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Old November 14th, 2006, 07:15 AM
Bart_van_der_Wolf Bart_van_der_Wolf is offline
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Quote:
Originally Posted by Tim Gray
I find that Lightroom has all the ooompf needed to adjust a (single) HDR file to deal with clipping without resorting to the process twice then merge technique. Which makes sense, if the data is available in the single RAW file, why should you need to process twice.
The need to process twice is IMHO because you need radically different shadow contrast and highlight contrast, and even locally adaptive tonemapping.

This is my rendition, based on 2 conversions in RawShooter Premium (automatically removed most of the lateral CA):
SPE25921_2xRSP+Tonemap.jpg

One conversion for not clipping the highlights, another conversion of +3 stops EC to open the shadows with more detail and saturation. I also used some color noise reduction and a tint correction on the 'shadow' conversion.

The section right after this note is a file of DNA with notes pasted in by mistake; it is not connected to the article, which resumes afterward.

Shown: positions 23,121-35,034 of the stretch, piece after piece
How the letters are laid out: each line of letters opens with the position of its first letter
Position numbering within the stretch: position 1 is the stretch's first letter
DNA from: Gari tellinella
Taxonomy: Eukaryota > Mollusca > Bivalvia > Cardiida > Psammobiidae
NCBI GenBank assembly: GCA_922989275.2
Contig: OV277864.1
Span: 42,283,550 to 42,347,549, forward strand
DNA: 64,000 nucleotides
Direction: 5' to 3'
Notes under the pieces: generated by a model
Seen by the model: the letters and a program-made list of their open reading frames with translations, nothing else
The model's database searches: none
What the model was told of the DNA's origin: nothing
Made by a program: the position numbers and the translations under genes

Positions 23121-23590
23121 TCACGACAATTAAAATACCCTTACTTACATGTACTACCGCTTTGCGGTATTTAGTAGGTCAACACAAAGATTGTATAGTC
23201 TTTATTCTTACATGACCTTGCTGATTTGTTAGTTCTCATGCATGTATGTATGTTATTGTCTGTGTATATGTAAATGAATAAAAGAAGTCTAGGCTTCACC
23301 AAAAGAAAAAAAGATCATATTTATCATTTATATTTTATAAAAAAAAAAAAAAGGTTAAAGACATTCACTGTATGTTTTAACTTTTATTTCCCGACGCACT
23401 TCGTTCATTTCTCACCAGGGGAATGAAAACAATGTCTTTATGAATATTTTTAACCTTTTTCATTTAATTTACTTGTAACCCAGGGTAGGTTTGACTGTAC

I chose a more dramatic level of lighting, but you'll see there is more shadow detail in the trees and rocks in the foreground, and in the sun lit clouds.

My postprocessing method was:
- Blend the two conversions,
- Promote the 16-bit result to 32 bit/channel, and back to 16-b/ch, which allowed to adaptively tonemap the result,
- do some additional curves adjustments (because CS2's tonemapping is so poorly implemented),
- add some overall saturation, and reduce some blue saturation,
- convert to sRGB (which introduced some clipping),
- use the Shadow and Highlight control for zero clipping and a 1% highlight adjustment to counteract the clipping.